MTN-Qhubeka hoping to secure bigger budget and sign Cavendish

MTN-Qhubeka hope that a bigger budget for next season could allow them to sign Mark Cavendish and one or two support riders for the Manxman in 2016. Cavendish, who is out of contract at the end of the season, has been in talks with the South African team from as early as April this year but their current budget will not stretch far enough.

While telecoms company MTN have stepped down as a sponsor, it is expected that Dimension Data will soon be confirmed as the primary sponsor while team principle Doug Ryder is currently in the US talking to other potential sponsors. In addition, it is hoped that Cavendish himself will be able to bring along some extra funds, giving the team the opportunity to boost their ranks to up from the current 22 riders to 26.

"We simply don't have the money. I told them to go out and find another sponsor, we're open to another naming rights sponsor," MTN-Qhubeka team manager Brian Smith told Cyclingnews. "I like Mark and I think Mark, like Tyler and other guys, can ride differently. Mark maybe isn't the fastest guy any more with these new guys coming through. I'd like to try and reinvent him and look at different ways. Who is coming with him I don't know, do we have the money I don't know.

"He's a great ambassador and Qhubeka would love him. He will open the door to more PR and bigger PR, more respect in the peloton. There's a lot of things that we can get from him. I don't think anyone in the team has to worry about their place in the team. Is it a win-win situation? I think it is."

Expending for 2016

If Cavendish does join, he won't be reunited with his former teammate Matt Goss, who is almost certainly going to leave the team at the end of the season. With Goss leaving, the team would be interested in taking on another Australian and Cavendish's leadout man Mark Renshaw is the obvious choice. If the budget can stretch far enough then a second rider may be brought in and Smith hinted that Bernhard Eisel would be of interest to them. The Austrian would also bolster their classics team who struggled this season.

"If part of the deal is to bring these riders on then we need to discuss it. It's exciting times and I think that we're going to have enough budget to have the same amount of riders. If Cav and co come to the team then it could be 26 riders," said Smith.

The team are not putting all their eggs into the Cavendish basket and Smith has been busy looking into options to strengthen the team, as the try to broaden their programme. After making their debut at the Tour de France and riding their second Vuelta a Espana they plan to target their first appearance at the Giro d'Italia. The Tour de France will once again be on the agenda and should they bring on enough riders then they may also take on the Vuelta.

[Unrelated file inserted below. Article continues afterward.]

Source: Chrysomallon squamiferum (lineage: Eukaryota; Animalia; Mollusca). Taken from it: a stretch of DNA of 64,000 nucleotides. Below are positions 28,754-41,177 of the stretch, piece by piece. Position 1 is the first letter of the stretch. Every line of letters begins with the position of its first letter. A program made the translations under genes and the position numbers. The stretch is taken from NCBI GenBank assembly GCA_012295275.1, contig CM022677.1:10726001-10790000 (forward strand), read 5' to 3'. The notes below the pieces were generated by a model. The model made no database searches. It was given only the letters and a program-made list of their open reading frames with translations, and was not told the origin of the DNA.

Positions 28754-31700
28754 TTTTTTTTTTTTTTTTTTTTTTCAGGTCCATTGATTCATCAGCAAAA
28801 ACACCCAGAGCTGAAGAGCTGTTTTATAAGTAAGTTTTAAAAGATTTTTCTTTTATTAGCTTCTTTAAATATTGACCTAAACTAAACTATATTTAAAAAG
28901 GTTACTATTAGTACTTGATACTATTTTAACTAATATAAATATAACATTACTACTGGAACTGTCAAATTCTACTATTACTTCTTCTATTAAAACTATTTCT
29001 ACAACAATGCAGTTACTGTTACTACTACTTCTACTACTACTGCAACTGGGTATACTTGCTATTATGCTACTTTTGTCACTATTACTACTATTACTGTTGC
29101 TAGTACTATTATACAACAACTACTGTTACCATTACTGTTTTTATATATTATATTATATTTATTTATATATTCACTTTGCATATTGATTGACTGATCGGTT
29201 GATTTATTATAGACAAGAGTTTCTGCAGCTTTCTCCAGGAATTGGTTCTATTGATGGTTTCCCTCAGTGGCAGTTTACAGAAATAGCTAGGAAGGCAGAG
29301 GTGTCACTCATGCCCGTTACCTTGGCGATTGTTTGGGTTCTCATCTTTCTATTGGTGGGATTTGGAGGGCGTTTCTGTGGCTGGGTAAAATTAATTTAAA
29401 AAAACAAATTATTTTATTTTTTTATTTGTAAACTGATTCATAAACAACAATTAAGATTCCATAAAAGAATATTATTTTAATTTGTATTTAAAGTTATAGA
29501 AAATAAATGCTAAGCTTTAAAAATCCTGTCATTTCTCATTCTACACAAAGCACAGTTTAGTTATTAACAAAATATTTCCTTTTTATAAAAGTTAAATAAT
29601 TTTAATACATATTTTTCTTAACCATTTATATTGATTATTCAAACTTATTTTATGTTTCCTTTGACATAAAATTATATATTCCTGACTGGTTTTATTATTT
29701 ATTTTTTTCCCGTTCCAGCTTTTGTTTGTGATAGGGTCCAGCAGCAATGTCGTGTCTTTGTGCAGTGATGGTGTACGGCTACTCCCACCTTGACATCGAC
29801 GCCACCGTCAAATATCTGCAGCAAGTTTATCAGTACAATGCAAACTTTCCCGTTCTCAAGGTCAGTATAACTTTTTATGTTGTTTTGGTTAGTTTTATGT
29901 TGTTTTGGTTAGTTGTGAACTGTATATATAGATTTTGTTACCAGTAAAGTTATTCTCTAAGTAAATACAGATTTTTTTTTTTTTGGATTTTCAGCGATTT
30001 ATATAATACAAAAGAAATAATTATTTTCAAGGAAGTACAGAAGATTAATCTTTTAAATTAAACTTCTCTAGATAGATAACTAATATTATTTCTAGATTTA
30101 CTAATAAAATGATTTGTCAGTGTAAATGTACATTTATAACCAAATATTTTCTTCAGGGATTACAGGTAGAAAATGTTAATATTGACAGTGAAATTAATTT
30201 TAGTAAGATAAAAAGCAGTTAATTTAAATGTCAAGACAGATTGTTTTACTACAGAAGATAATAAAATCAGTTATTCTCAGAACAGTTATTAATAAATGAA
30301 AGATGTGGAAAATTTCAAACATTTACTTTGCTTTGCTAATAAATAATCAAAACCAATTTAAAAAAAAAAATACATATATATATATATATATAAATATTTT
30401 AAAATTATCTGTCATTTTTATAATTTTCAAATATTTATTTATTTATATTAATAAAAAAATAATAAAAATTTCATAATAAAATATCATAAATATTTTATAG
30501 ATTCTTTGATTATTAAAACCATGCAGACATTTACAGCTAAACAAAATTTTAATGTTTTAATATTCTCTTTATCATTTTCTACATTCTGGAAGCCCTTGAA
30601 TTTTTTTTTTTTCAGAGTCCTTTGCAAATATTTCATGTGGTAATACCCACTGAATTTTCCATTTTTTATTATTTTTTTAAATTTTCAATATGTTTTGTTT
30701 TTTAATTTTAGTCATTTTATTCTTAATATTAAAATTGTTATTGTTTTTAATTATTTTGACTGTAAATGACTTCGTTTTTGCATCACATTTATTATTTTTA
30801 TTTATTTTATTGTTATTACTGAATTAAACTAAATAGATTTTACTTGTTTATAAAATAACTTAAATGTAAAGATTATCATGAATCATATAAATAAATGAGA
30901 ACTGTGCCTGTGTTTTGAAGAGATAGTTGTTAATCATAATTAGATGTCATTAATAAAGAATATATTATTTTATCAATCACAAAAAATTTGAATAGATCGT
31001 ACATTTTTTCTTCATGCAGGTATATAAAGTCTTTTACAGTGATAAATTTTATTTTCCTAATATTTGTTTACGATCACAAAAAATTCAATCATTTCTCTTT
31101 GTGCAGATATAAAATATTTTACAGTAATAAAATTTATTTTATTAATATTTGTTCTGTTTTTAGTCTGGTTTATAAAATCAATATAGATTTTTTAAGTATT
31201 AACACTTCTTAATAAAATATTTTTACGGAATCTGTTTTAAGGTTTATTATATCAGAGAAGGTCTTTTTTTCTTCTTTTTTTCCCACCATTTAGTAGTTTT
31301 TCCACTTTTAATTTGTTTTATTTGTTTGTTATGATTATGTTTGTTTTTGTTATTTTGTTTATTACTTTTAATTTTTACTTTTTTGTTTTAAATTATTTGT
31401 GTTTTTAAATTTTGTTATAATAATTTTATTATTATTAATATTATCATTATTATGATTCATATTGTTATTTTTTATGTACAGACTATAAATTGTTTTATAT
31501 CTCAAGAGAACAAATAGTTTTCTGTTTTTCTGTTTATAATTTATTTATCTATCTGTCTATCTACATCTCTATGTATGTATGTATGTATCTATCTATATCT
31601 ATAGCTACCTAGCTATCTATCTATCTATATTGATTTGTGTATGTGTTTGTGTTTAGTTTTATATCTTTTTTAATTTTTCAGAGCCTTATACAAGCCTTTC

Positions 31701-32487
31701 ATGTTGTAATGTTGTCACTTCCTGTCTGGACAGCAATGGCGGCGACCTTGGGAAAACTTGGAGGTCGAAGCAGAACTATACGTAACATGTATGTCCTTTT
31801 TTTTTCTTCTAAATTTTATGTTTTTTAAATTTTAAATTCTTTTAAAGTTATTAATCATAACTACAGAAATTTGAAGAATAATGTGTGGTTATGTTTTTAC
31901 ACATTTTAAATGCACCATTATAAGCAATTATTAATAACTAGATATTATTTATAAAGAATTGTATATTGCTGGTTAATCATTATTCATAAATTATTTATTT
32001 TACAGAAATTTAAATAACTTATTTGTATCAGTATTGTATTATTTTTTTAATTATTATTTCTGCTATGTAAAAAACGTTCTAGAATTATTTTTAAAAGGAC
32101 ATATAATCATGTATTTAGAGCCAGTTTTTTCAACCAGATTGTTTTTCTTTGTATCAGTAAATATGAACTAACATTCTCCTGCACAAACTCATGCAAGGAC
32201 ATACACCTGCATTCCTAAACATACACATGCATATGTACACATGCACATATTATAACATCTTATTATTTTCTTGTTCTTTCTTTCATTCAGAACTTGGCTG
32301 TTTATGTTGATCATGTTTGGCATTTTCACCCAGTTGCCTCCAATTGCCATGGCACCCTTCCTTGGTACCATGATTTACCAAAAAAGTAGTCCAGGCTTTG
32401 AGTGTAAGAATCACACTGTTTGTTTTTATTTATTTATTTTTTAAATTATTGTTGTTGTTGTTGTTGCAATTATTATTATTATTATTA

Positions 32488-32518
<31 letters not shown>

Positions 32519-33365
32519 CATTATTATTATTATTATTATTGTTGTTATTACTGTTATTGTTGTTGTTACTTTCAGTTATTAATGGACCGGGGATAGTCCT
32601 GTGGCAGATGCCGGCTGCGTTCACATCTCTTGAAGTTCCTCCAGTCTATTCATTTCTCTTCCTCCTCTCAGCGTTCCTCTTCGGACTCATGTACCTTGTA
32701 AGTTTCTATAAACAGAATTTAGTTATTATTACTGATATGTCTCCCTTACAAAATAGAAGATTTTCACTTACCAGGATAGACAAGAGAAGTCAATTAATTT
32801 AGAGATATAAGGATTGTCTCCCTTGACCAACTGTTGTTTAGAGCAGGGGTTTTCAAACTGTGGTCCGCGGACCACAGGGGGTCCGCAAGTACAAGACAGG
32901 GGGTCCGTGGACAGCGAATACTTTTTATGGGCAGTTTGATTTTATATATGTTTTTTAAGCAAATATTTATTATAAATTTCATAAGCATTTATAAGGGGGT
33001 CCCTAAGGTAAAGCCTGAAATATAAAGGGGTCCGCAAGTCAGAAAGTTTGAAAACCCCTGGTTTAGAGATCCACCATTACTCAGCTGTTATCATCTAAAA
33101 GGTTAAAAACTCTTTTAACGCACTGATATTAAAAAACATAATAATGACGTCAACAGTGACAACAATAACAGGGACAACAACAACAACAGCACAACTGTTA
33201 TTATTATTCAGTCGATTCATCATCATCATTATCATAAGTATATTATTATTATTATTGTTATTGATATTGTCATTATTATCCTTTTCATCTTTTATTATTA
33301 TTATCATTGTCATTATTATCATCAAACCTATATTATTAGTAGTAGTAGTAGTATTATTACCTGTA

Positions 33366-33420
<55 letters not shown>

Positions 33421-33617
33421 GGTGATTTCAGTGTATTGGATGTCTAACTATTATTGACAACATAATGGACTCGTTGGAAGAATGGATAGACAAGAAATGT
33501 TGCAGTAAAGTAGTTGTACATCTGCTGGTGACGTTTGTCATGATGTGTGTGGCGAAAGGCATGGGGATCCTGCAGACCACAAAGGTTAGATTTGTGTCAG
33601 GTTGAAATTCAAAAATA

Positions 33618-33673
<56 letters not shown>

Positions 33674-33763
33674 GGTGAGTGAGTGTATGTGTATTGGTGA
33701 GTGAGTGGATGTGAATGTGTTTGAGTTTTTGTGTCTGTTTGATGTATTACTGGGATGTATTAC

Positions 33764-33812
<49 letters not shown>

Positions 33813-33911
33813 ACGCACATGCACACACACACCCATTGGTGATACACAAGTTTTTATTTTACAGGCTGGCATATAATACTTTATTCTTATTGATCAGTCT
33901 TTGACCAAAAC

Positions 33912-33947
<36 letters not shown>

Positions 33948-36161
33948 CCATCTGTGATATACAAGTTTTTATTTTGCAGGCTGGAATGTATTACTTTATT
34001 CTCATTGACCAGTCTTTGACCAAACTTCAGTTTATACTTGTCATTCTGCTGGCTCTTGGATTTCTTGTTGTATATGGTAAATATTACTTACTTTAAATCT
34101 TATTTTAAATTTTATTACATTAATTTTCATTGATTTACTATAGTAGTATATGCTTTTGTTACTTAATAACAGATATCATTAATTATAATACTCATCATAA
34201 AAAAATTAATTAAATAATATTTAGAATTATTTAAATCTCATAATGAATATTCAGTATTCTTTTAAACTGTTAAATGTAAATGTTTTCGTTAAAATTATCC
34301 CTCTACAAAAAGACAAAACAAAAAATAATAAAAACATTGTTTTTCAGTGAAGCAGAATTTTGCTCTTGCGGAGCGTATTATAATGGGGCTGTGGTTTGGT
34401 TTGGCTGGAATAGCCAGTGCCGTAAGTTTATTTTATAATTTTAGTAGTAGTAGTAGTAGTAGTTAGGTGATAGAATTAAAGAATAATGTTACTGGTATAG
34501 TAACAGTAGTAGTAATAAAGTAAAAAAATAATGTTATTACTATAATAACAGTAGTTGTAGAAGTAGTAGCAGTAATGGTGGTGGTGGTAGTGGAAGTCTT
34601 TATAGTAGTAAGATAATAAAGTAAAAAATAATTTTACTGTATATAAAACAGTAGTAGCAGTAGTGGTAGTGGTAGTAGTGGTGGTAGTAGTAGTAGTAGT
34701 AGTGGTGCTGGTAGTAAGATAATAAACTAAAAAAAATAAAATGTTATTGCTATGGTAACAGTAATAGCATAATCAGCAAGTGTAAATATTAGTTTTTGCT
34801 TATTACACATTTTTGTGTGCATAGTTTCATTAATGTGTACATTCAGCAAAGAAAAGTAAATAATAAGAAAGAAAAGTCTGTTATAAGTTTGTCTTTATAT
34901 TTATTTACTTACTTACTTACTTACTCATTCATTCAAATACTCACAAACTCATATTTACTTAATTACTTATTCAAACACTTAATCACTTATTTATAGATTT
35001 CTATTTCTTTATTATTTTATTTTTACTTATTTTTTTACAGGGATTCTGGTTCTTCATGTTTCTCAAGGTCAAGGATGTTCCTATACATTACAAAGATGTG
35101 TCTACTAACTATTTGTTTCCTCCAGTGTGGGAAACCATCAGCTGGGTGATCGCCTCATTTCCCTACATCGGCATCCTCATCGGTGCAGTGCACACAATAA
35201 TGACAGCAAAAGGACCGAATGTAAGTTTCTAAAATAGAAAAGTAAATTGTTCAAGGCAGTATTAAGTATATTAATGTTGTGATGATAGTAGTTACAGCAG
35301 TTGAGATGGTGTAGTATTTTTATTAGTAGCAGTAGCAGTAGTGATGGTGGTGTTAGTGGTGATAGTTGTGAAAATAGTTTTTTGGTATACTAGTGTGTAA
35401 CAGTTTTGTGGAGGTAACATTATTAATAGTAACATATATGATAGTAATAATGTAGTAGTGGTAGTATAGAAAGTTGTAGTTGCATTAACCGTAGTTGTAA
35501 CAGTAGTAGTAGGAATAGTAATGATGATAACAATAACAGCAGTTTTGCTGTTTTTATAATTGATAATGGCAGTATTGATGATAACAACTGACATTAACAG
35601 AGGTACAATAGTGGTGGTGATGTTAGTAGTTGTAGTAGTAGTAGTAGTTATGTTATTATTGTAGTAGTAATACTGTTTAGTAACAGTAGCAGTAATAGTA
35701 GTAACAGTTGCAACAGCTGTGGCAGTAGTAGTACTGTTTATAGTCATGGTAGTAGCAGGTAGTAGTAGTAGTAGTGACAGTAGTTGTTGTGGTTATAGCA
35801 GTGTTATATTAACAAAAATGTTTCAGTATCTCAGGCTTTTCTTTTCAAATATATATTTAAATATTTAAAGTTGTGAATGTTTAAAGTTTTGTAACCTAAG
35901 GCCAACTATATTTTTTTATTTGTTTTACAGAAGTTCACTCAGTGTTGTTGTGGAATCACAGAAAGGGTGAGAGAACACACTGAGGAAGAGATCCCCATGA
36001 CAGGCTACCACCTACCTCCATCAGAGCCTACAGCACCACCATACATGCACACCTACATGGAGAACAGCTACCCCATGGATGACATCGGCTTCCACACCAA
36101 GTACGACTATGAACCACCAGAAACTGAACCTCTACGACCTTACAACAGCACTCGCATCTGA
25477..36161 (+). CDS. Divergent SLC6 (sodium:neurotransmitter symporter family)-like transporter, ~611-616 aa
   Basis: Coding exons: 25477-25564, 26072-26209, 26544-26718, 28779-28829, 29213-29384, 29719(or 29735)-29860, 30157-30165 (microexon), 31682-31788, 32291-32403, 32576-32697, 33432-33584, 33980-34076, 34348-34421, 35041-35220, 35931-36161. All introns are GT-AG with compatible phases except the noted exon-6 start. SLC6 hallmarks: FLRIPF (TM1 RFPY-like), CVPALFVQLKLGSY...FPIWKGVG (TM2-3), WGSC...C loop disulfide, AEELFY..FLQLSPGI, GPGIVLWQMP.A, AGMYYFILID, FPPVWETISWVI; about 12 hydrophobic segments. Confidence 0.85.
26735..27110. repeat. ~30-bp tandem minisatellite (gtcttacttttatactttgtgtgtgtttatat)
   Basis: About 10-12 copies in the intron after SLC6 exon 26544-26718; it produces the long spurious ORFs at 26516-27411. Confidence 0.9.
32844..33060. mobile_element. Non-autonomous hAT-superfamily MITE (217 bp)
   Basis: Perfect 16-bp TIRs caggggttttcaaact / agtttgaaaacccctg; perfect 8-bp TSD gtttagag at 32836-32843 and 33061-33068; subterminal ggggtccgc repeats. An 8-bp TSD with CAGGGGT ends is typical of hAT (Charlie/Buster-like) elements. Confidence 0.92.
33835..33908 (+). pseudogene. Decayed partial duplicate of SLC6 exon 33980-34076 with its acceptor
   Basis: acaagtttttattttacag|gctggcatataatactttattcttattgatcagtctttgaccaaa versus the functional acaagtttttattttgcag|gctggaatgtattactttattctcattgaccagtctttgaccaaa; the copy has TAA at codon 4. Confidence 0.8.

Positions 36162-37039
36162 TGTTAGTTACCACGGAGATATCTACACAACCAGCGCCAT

For next season, the team has been specifically looking at the climbing side of the team, even more so since it was confirmed last week that Louis Meintjes would leave at the end of the season. Two riders that are on their radar are Caja Rural's Omar Fraile, who looks set to take the Vuelta's mountain's jersey, and Mikel Nieve – although Smith admits that Nieve is likely to be outside their budget. Whoever they sign, they hope to keep the essence of the team the same.

"First and foremost we want to develop the African talent," said Smith. "We don't want to take on riders just because of who they are on the bike, it's about who they are as individuals. If someone comes to our team they have to fit into our culture. They have to speak English and be a nice guy, be willing to do some PR stuff that is all important for us. There are a bunch of climbers I'd like to consider but the net's closing because they have to sign and if we haven't offered any contracts to anyone then we have to wait until next week until our budget is confirmed and then we will see what is left. It's not going to be the same as last year. I still think there are two or three good signings left out there that haven't been signed by WorldTour teams." 

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Born in Ireland to a cycling family and later moved to the Isle of Man, so there was no surprise when I got into the sport. Studied sports journalism at university before going on to do a Masters in sports broadcast. After university I spent three months interning at Eurosport, where I covered the Tour de France. In 2012 I started at Procycling Magazine, before becoming the deputy editor of Procycling Week. I then joined Cyclingnews, in December 2013.